As the crisis worsens India’s unemployment problem, women may also be the first to let go. “As good jobs become in even more short supply, women who are already relegated to poor quality, low value-added jobs, paid poor wages, and confront all kinds of exploitation, are going to see their prospects deteriorate even further. If this happens, at some point, the trade-off between staying at home, or losing a meagre wage in an unproductive, sometimes exploitative, job stops being worth it,” Sabina Dewan, the president and executive director of the JustJobs Network said in an interview to Bot Populi. Conversely, the economic downturn may also result in a “reversal of the middle income effect” as household incomes decline and women enter the labor market to help families make ends meet, she added. Of course, even in this scenario, women are likely to still be relegated to low-paid jobs like domestic work etc. Automation’s onward march is only likely to be hastened through the pandemic, shrinking employment opportunities for women who are often occupied in value chain segments that lend themselves to this process easily.
What Does the Future Hold?
According to ILO estimates, global GDP growth may decline anywhere between 2 percent and 8 percent based on the pandemic’s reach and life. Global unemployment may increase between 5.3 million and 24.7 million. Oxfam estimates that a two-month lockdown would result in a 20 percent loss in income, globally.
In order to counter what is likely to be a protracted economic downturn, Oxfam is pushing for ‘responsible bailout’ of small and medium enterprises, instead of big corporations which are likely to rush for bailouts despite being better placed to withstand the disruptions wrought by the pandemic. Small businesses “contribute significantly to the economy and employ a lot of people. Unless we're able to also provide them protections and enough of a lifeline to sustain their businesses post the pandemic, we will most likely see a rise in joblessness and unemployment,” Mercado warns.
SEWA too is exploring alternative, possibly digital, livelihoods for its service sector cooperatives such as domestic workers, cleaners, catering workers, videographers, etc. who are unlikely to survive a protracted slowdown. The federation is also trying to access payroll subsidies and building a corpus for micro-entrepreneurs, which can be used to buy raw materials for cloth mask production, purchase of seeds etc, in the immediate short term.
Dewan expects both the uptake of digital technologies as well as gig work to expand in the aftermath of this crisis. Recovery for location-based gig work however, will depend on how consumption behavior and patterns change, she points out.
Platform workers though are unlikely to get a better deal. Dewan does not anticipate any major changes in labor regulations that will make it mandatory for platform intermediaries to provide more and better protections for workers, and adds that it will be up to governments to step in with a much broader safety net for all workers, including informal and formal, self-employed, contractual, especially the most vulnerable workers. In the best case scenario, businesses, including digital intermediaries, could be mandated to contribute to such a system, either through a tax system or some form of cess. Especially, in the post-Covid world of shrinking jobs and disrupted livelihoods, few governments will have the necessary bargaining power to impose stricter regulations.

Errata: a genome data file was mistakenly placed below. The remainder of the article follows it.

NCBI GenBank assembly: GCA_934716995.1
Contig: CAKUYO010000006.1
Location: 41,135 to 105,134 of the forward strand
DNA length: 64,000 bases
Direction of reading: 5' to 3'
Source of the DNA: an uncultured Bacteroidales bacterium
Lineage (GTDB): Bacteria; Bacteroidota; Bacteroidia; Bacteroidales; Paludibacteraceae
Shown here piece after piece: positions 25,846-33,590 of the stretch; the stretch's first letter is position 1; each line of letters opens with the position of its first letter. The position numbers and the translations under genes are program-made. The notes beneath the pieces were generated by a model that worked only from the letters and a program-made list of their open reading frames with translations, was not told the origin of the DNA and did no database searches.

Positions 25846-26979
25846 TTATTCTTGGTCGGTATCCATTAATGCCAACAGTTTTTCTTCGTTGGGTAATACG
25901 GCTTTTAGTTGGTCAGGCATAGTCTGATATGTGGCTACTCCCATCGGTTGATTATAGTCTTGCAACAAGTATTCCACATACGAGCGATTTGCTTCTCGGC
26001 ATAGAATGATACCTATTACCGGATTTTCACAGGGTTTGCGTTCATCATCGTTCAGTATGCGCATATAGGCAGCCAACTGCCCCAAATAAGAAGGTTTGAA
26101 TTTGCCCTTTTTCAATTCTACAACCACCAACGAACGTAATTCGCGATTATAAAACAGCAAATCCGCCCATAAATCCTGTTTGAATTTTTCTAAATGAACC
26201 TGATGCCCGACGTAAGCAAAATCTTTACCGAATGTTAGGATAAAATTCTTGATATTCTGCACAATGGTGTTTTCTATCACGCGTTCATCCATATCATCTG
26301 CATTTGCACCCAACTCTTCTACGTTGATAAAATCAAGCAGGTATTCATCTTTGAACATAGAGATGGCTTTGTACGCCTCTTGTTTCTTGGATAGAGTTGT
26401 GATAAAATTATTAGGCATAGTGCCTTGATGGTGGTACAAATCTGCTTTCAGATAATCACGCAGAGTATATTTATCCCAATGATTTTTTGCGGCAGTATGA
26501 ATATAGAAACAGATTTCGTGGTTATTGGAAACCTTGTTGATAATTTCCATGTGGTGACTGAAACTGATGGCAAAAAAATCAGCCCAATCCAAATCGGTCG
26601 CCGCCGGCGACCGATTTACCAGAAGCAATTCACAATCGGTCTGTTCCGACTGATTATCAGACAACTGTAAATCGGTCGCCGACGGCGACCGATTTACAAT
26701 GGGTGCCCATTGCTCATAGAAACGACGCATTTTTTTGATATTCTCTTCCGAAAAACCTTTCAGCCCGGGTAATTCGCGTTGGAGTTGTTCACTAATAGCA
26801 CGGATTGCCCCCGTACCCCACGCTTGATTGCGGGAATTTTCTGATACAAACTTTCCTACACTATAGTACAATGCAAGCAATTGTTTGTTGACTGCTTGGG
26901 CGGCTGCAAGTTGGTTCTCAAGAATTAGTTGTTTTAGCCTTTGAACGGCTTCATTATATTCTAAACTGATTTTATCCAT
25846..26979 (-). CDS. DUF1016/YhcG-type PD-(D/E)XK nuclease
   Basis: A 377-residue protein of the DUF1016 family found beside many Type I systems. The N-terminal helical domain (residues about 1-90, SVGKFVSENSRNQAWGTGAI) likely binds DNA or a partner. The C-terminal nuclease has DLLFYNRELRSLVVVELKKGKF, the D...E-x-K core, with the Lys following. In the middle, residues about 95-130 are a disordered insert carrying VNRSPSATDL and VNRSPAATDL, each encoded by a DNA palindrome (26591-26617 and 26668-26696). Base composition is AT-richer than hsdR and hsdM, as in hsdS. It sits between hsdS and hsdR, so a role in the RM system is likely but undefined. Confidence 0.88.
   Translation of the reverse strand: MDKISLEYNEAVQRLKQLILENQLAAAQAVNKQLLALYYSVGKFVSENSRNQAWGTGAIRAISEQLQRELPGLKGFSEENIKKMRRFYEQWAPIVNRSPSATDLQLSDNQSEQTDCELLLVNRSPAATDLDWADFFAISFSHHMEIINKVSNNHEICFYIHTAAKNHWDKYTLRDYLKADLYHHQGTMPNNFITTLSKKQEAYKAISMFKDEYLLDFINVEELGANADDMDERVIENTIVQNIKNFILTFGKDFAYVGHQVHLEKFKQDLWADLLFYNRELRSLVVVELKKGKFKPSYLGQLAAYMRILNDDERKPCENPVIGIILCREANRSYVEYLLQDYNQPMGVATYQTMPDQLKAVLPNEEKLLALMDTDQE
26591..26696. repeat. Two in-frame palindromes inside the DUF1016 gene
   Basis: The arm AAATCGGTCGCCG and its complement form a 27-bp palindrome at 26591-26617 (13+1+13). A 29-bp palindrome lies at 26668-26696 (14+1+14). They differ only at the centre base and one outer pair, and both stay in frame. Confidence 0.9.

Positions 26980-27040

Gig work—and all forms of informal work, for that matter—has always involved asymmetrical power relations between the worker and the platform, with the worker left in a state of extreme vulnerability. This higher risk burden of the worker has been reinforced yet again by the Covid-19 pandemic as workers either lose incomes and face the prospect of long-term unemployment, or face the risk of infections while providing essential services for societies in lockdown.
Even before this crisis was upon us, the global economy was already facing the prospect of a slowdown. In India and most other countries, unemployment was soaring and economic inequalities were unacceptably high. Decades of neoliberalism had slowly weakened public education, public health and public social infrastructure in both the developed and developing worlds. Digitization, automation, and platformization exacerbated resultant inequalities and intensified our overwhelming dependence on private (and increasingly digital) corporations, leaving workers even more vulnerable than before. A post-Covid future of work is likely to accelerate this downward spiral unless labor rights activism can push for greater accountability from platforms towards workers, stronger social security measures and better labor regulations for all. This also calls for an expansion of the traditional definition of a worker to include gig workers, self-employed and contractual workers, and others engaged in various informal arrangements in India’s labor markets.
This article is part of our Labor in the Digital Economy series.